Now, my point here is that the college football schedules across the board are much, much easier than they once were. I know everyone else does it. I’m not complaining. I’m just pointing out that on your 12-game schedule, you’re given, let’s call it what it is, basically 4 automatic wins, and oh by the way, your cross-division SEC rival is Arkansas, who is a historically bad football team by SEC standards in recent years. That means assuming you win those 5 games, one win out of your remaining 7 games adds up to a successful season? I think Missouri could and should set the bar higher than that. 6-6 does not make you invincible. It makes you average.
Now, it’s time to look ahead
Now that I’ve spent more time on Barry Odom’s firing than I would have liked, it’s time to talk about what’s ahead for Missouri as a program. As a disclaimer, I am not going to give my hot list of names that Mizzou should go hire. I will leave the real journalists to that. But I feel compelled to say this: This next head coaching hire will set the tone for Mizzou Athletics for the next decade, and I’m only being a little dramatic here. I have a great deal of confidence in Jim Sterk. For better or for worse, Barry was not Sterk’s guy, and you just got the sense that Sterk was waiting around for an excuse to get his own guy.
Now is Jim Sterk’s chance to get “his guy”. And it needs to work out.
I have been of the opinion that despite Odom’s lackluster performances, now would not have been the perfect time to make a coaching change. In addition to the bowl ban handed down by the NCAA for the tutor scandal everyone is all-too-familiar with, Mizzou has been punished with restrictions on recruiting class sizes and official visits, fines and a reduction in scholarships. That hurts. A lot. It certainly is not a positive when you are already a rebuilding program in the SEC trying to attract a new bench boss. What coach will want to take this challenge on with all of that added weight thrown in the mix?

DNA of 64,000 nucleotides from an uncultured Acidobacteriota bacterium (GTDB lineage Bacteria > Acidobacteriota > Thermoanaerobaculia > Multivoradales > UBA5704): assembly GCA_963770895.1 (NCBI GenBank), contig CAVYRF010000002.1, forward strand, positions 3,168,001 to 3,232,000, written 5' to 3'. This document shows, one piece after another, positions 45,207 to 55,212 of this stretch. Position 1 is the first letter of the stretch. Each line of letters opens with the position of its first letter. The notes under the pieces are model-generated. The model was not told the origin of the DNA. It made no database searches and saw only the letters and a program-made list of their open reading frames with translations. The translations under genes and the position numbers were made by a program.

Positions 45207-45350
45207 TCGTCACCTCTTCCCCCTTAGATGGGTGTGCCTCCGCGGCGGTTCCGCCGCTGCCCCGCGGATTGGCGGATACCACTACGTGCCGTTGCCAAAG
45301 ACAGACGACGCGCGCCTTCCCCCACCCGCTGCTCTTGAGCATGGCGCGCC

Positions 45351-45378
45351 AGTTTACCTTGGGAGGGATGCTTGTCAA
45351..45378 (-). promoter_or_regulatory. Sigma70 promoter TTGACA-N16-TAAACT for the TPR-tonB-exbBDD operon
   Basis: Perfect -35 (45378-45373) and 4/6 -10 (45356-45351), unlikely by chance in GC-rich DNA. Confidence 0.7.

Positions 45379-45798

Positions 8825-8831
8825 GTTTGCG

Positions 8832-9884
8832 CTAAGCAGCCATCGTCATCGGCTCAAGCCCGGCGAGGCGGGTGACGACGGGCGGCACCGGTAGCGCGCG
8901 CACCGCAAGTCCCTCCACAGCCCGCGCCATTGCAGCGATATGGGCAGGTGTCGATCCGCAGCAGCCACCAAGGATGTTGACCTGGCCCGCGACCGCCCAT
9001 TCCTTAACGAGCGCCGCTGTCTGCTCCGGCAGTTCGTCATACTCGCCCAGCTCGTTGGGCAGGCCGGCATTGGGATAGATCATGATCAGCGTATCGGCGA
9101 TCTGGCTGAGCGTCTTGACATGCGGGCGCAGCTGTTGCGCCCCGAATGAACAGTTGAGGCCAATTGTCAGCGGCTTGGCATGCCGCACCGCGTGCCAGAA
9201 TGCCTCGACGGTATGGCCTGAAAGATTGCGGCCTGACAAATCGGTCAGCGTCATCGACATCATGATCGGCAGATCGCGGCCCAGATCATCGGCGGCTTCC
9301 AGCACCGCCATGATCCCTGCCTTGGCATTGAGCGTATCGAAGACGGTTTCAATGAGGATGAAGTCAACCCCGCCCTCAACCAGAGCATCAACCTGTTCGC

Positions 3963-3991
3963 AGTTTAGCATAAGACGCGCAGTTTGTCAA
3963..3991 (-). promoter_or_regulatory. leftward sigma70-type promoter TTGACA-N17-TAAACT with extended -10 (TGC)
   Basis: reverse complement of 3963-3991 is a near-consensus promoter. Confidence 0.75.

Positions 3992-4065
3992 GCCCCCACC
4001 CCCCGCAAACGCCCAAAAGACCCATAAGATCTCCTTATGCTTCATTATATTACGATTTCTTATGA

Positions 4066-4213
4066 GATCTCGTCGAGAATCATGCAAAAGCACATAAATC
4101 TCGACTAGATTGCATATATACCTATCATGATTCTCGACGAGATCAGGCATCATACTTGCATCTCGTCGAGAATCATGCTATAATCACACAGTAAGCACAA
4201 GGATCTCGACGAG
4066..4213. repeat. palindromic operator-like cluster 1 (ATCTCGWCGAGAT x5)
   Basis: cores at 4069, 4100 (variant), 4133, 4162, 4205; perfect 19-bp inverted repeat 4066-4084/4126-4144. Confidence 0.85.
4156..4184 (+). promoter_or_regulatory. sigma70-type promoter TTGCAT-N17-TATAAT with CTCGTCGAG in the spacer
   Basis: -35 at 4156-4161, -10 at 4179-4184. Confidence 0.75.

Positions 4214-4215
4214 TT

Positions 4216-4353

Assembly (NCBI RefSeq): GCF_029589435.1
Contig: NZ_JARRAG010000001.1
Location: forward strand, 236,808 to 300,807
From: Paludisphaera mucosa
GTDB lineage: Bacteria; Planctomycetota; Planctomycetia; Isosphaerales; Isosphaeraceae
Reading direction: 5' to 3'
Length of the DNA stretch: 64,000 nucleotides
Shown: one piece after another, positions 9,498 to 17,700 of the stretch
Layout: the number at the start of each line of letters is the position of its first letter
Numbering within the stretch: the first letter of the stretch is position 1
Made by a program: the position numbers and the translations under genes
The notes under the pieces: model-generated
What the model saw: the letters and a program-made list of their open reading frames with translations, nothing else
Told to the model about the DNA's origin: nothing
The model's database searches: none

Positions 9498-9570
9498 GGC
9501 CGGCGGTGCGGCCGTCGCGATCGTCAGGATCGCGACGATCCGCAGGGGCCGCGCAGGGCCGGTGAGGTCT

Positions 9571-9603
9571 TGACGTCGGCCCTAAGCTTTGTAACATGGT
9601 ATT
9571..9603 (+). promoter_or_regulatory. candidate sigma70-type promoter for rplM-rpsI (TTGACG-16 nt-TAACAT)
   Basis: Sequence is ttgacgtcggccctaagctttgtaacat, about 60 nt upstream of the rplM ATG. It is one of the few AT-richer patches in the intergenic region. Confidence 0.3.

Sterk’s decision would leave me to believe that he has a guy, or guys, that he likes and thinks can turn the program around to where it once was not so long ago. (Remember when we were a half away from the BCS National Championship game in 2013?) Now, of course AD Sterk will seek a guy that can win football games. That is paramount for the next head coach. But also, Sterk will seek a charismatic figure who can legitimately be the face of this football program. Someone who will capture the imagination of the casual Missouri fan and help guide recruits to Columbia, Missouri. I feel confident in saying that Jim Sterk knows that success means selling tickets perhaps as much as winning football games. This is a fact he won’t soon forget, and it will come into play with his hire expected to come sometime next week.
These are precarious times to be a Missouri Tigers fan. At risk of sounding doom and gloom, the decision of who will be the next head coach of the Missouri Football Tigers has the potential to do a lot more bad than good. But, nonetheless, we have seen the heights that this program can reach. Is this program ready to compete for the SEC? I don’t know. It does not look that way for 2020. But we can see how quickly things can change when all of the right pieces are in place. Now here’s to hoping that Jim Sterk can find his man…
“When things happen throughout your life, you never lose hope. You battle and pull together, You never know when greatness is around the corner.” – Gary Pinkel